Co-confidencing is relevant in the area of theatre pedagogy. The theory shows that when learning theatre pedagogy participants gain confidence but not on their own. They need others to support them and to lend support to the others.
This theory would easily be modifiable if new data were collected. An interesting field would be the Master’s Degree program for theatre teachers. Or, one could move from the area of theatre pedagogy to the professional training of theatre artists, especially actors and directors.
Due to its general implications grounded theory can be used freely outside the place, unit and time in which it was generated. I have used the theory of co-confidencing to develop my play directing processes and I have applied it in my teaching at upper secondary school. With the historical perspective I can see that co-confidencing has been going on in theatre activities long before the teacher training program in which it was the focus of this study. Referring to the ideas of Ronald Barnett, it is most likely that the theory of co-confidencing won’t be soon outdated, either. Barnett sees that living in the supercomplex world calls for engaging in pedagogy of uncertainty with open pedagogical frames. According to him, “will to learn” is the most important concept in education as it is the motivating power helping students to persist in uncertainty. In co-confidencing process the participants enhance their will to learn.
The generated theory broadens the understanding about learning in the context of theatre and theatre pedagogy. Theatre and theatre education are currently under change in Finland. Contemporary theatre with its countless variations and possibilities seeks new kinds of pedagogical approaches. This poses challenges for practicing and learning theatre. The theory of co-confidencing leaves no doubt about the need for confidence in facing the unknown. It also shows, that facing the unknown is a way to build confidence. The acknowledgement of this paradox helps educators in teacher training, higher education and in professional development programs also outside of theatre pedagogy to support confidence-building among participants by ensuring the supportive circumstances.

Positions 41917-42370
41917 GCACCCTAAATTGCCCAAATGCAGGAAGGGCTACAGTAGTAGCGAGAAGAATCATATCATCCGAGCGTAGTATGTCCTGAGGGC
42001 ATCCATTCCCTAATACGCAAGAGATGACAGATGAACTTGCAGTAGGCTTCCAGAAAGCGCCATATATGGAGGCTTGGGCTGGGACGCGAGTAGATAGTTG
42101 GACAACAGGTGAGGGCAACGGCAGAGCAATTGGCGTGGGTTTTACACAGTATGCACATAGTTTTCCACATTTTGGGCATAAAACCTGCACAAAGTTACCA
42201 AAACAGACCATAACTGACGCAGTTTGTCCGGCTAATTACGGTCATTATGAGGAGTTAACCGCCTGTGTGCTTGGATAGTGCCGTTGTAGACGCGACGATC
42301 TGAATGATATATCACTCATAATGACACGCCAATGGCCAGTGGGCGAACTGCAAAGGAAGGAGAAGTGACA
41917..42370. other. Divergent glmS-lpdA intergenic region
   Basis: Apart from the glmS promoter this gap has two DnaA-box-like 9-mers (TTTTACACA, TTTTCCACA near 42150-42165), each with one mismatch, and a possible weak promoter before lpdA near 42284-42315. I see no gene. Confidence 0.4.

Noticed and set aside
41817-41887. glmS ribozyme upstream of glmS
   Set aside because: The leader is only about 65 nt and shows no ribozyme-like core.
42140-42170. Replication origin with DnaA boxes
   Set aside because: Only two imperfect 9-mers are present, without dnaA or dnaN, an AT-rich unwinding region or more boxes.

This generated theory offers broad applications and as such it could quite easily be developed into a formal theory with new data and other substantive theories. A formal theory explaining how people in different situations in human life persist not-knowing and have the strength to go forward is needed in times of uncertainty.
We need others in this odyssey of life. In my quotations from Homer’s story and Stephen Mitchell’s translation we have heard how Odysseus and his son Telemachus needed their friends and goddesses over 3000 years ago. Just the same way we need friends, colleagues, others; these today’s “Mentors” and “Athenas” for the favoring breeze and the supportive atmosphere, we need them in order to manage challenges and to win the praise of mankind, and we need them in order to put into practice our experience and to grow in that. In this supercomplex world we desire to overpower our troubles and to believe in ourselves with the help of others, in theatre and in life on the whole.
Odysseus said, “How am I going to overpower these insolent suitors, alone as I am against the whole gang of them here?”
Athena said to him, “Shame on you! Many men have greater trust in their friends than you have in me – friends who are mere mortals, devoid of cunning. But I am a god. I have come to your aid in all your hardships. Go to sleep now. Lying awake will do nothing but sap your strength. I promise you that your troubles will soon be over. Lying awake will do nothing but sap your strength. I promise you that your troubles will soon be over. Your troubles will soon be over.”
(Homeros/ The Stephen Mitchell Translation, 2013: The Odyssey)